The distinction between the Inc. brand and Inc. magazine as we know it also became apparent when we finally figured out what the Alta group had in mind. It turned out that Alta was backing a trio of magazine industry veterans, none particularly well known. What interested them was the potential return on investment, not the opportunity to build an enduring brand—or so we thought. One member of the group, Ron Kops, insists that they saw Inc. as a "sleeping giant" and that they had long-term plans for it. If so, it wasn't apparent at the time. They set up a meeting with Koten and then canceled it. A friend of Byrne's met with one of them and reported back that they planned to "gut the magazine." When they met with Ed Sussman, they asked if there was a good young (and presumably inexpensive) editor on staff who could handle a big assignment. From their questions, Sussman deduced that they saw Inc. as an undervalued asset they could quickly streamline and flip for a nice profit.
That, of course, is a legitimate strategy, as well as a reasonable way to take advantage of the business opportunity presented by G+J's decision to unload Inc. at what was arguably the bottom of the market. It was no doubt inevitable that somebody would come up with such a plan. In effect, the Alta group seemed to be betting that the Inc. brand was strong enough to survive for a few years even if Inc. magazine became a pale reflection of the publication that had created the brand in the first place. We hadn't realized that the brand and the magazine could be separated in that manner, so it was an interesting lesson for us—one we hoped we'd never see played out in real life.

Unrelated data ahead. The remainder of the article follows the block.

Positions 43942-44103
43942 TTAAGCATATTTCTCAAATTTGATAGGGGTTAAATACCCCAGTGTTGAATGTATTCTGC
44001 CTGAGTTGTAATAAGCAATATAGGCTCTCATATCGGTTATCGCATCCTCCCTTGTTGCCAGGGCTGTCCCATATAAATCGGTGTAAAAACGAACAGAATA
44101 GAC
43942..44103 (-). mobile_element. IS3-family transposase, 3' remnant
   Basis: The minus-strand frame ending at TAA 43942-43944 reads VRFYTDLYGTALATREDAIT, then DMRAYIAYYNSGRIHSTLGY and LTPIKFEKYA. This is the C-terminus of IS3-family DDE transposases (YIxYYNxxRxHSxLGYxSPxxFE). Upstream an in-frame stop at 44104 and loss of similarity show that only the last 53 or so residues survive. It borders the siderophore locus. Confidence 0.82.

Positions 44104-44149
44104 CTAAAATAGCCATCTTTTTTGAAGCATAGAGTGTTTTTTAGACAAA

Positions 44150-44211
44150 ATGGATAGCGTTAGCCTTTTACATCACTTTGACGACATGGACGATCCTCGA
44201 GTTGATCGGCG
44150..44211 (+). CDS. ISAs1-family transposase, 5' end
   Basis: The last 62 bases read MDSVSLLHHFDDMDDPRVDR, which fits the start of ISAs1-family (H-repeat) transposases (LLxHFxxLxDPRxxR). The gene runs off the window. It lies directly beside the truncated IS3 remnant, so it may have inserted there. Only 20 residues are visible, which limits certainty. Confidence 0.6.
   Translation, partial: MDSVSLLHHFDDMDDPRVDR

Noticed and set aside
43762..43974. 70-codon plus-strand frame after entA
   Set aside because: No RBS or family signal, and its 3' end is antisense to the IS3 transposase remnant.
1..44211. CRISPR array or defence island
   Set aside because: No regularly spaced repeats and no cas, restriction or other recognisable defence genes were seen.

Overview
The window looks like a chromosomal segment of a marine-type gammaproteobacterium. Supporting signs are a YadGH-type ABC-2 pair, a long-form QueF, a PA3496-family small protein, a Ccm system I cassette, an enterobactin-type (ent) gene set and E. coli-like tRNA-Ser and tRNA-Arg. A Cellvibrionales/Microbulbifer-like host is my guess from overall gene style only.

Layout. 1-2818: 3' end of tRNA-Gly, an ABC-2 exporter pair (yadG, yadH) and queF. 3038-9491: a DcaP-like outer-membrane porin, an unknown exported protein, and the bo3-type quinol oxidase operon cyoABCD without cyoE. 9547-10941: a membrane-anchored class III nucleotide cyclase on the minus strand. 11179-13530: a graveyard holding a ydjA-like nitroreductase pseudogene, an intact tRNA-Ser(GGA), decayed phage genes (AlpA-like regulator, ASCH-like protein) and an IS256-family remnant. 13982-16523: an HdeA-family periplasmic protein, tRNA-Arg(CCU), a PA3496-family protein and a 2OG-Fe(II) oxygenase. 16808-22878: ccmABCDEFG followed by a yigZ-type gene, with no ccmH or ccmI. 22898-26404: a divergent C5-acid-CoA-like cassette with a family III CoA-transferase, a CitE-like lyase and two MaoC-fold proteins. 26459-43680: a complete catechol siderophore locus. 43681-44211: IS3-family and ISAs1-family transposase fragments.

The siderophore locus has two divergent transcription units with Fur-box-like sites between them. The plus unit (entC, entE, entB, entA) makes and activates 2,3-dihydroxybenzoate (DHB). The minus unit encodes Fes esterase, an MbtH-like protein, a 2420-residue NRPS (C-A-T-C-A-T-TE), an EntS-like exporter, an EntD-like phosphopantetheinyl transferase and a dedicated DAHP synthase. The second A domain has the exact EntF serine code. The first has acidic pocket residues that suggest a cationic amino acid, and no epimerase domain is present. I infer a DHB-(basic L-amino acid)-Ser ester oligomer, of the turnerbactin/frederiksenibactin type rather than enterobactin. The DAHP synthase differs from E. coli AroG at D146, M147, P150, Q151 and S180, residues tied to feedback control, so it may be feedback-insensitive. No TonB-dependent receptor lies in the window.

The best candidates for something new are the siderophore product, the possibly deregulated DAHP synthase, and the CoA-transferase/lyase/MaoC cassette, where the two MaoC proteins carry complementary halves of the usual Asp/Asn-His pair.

In any case, both Alta and Abry Partners were long shots. They were what are known as financial bidders, meaning they had to base their bids strictly on the financial return they expected to get from their investment. Financial bidders almost always operate at a disadvantage to so-called strategic bidders—in this case, The Economist Group and Advance's American City Business Journals—which usually have more resources to draw on and can justify paying a higher price based on how the acquisition will increase the value of their existing businesses.
That said, strategic bidders don't necessarily enjoy competing against financial bidders. With Alta, for example, there was the possibility that, by building massive cost-cutting into its plan, it could project enough future cash flow to justify a much higher bid than the strategic bidders would offer. As for Abry Partners, it had actually been the high bidder in the first round—a fact that led at least one of the other bidders to cry foul.
In Part 3, controversy, a bidding war and the proud new owner.